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Abstract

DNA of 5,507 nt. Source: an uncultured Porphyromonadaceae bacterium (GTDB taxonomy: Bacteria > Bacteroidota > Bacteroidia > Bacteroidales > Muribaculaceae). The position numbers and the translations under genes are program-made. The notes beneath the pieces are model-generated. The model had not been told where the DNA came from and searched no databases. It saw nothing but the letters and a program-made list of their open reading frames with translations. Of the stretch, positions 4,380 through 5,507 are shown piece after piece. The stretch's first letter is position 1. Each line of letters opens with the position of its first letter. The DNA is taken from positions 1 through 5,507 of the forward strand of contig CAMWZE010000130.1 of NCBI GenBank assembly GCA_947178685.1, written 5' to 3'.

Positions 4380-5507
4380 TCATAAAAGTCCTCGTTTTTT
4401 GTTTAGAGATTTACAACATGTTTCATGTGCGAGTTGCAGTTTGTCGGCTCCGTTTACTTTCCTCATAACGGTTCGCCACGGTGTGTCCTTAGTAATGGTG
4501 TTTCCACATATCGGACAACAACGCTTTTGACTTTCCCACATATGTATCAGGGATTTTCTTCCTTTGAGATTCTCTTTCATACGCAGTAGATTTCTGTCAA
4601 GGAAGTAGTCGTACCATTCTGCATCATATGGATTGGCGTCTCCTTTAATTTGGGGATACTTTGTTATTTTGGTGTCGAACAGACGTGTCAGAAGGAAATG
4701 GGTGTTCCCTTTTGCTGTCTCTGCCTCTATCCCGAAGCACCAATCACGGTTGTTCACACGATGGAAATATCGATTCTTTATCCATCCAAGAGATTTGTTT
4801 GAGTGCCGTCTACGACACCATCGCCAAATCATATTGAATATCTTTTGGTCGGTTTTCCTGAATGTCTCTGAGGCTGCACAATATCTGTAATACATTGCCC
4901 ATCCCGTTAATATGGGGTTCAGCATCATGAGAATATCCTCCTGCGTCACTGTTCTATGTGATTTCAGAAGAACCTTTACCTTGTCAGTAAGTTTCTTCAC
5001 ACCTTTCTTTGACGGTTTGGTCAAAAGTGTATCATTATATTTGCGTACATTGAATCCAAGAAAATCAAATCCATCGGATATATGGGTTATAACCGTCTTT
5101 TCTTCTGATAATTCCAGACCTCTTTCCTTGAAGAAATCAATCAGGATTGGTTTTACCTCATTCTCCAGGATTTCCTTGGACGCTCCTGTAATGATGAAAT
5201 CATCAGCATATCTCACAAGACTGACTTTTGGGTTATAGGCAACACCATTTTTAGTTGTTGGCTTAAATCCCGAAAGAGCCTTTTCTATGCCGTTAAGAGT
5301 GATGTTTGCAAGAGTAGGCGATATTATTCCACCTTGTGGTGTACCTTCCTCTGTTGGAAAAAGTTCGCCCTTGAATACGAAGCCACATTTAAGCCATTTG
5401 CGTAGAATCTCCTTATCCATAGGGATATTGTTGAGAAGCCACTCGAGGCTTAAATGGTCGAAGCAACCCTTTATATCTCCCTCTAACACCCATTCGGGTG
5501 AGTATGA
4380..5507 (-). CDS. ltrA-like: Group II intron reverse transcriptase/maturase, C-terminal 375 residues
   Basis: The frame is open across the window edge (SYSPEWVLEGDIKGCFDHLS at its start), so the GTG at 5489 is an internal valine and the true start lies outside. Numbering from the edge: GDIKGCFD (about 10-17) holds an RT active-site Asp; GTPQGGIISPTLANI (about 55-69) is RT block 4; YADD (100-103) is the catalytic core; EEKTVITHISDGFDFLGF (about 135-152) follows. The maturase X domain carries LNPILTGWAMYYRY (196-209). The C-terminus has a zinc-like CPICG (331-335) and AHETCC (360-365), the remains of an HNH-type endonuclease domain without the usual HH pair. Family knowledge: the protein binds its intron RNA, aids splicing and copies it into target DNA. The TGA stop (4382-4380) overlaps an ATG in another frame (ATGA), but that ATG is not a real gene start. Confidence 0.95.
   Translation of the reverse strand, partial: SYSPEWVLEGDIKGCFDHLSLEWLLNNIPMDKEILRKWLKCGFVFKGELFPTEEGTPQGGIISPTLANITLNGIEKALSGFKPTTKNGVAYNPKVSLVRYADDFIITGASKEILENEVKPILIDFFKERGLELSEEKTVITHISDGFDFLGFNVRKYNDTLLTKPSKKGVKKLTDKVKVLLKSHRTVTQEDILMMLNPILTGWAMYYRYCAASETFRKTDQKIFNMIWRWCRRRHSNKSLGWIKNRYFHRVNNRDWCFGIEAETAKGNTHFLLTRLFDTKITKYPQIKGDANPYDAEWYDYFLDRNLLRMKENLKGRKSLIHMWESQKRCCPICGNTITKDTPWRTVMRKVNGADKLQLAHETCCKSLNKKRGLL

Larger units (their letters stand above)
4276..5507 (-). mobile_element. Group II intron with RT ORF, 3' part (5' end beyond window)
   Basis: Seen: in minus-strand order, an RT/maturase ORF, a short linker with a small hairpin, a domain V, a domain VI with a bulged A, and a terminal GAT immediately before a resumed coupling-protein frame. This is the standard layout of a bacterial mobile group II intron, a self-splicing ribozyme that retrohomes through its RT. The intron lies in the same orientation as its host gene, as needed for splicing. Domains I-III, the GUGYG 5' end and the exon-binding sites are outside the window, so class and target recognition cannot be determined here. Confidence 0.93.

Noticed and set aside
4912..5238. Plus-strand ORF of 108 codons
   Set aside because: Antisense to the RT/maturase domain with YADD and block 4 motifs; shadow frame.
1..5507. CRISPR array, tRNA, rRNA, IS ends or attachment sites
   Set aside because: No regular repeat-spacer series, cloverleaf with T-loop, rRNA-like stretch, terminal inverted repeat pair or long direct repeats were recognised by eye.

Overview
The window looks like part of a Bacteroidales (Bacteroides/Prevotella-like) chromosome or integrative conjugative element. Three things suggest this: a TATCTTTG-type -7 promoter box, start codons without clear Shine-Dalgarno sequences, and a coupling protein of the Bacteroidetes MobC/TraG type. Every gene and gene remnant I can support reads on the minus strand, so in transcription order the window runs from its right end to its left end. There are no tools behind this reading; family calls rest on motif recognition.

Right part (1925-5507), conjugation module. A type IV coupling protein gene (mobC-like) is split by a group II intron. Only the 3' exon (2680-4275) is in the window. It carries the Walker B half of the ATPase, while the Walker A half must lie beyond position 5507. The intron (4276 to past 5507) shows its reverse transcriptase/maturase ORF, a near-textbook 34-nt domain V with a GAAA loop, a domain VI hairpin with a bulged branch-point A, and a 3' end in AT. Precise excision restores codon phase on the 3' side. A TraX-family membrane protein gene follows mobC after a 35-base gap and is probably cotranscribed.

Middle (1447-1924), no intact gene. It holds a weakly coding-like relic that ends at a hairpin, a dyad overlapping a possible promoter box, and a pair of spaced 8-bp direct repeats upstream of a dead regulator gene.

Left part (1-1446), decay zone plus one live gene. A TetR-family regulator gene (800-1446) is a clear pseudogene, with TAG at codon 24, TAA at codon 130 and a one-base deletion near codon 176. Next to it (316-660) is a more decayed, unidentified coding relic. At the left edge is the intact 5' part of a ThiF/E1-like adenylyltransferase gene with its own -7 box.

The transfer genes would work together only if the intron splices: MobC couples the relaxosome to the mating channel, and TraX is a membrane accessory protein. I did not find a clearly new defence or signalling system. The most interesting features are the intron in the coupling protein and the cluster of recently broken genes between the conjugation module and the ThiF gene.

Bayou Meto is a low-gradient, highly turbid, warm-water stream that originates in the foothills of the Interior Highlands of central Arkansas and flows southeastward 290 km to the Arkansas River. In the 1970's, Bayou Meto was contaminated with dioxins from a point source (Vertac Corp.) now recognized as a USEPA Superfund site. The present study was initiated to investigate the impact of dioxin on the fish community of Bayou Meto. Fishes were collected by backpack-electrofishing, boat-electrofishing, seines, hoopnets, minnow traps, and trot lines, at 14 sampling stations. Diversity indices (Shannon and Margalef) were used to compare diversity among sample sites. A total of 73 fish species was collected from Bayou Meto and Wattensaw Bayou (a reference stream) between May, 1991 and September, 1992. A total of 79 species had been reported from these drainages. I collected 64 species from Bayou Meto and 48 species from Wattensaw Bayou. Of the 79 species historically reported from these drainages, 17 were not collected during this study. However, of the 73 species collected, 11 (15% of the entire collection) had not been previously recorded from these drainages. There was 57% overlap in species between Bayou Meto and Wattensaw Bayou. Differences in collected species from the two drainages mostly involved rare species i.e., those species in low abundance according to the literature and/or difficult to collect. Centrarchids and castostomids dominated the fish communities of both streams. Percids were also well represented, but 50% were not previously reported from these drainages. Cyprinidae numbers were low and distributions spotty. Diversity varied among sites and was related to impacts and stream order. Diversity was highest at less impacted locations and downstream sites.

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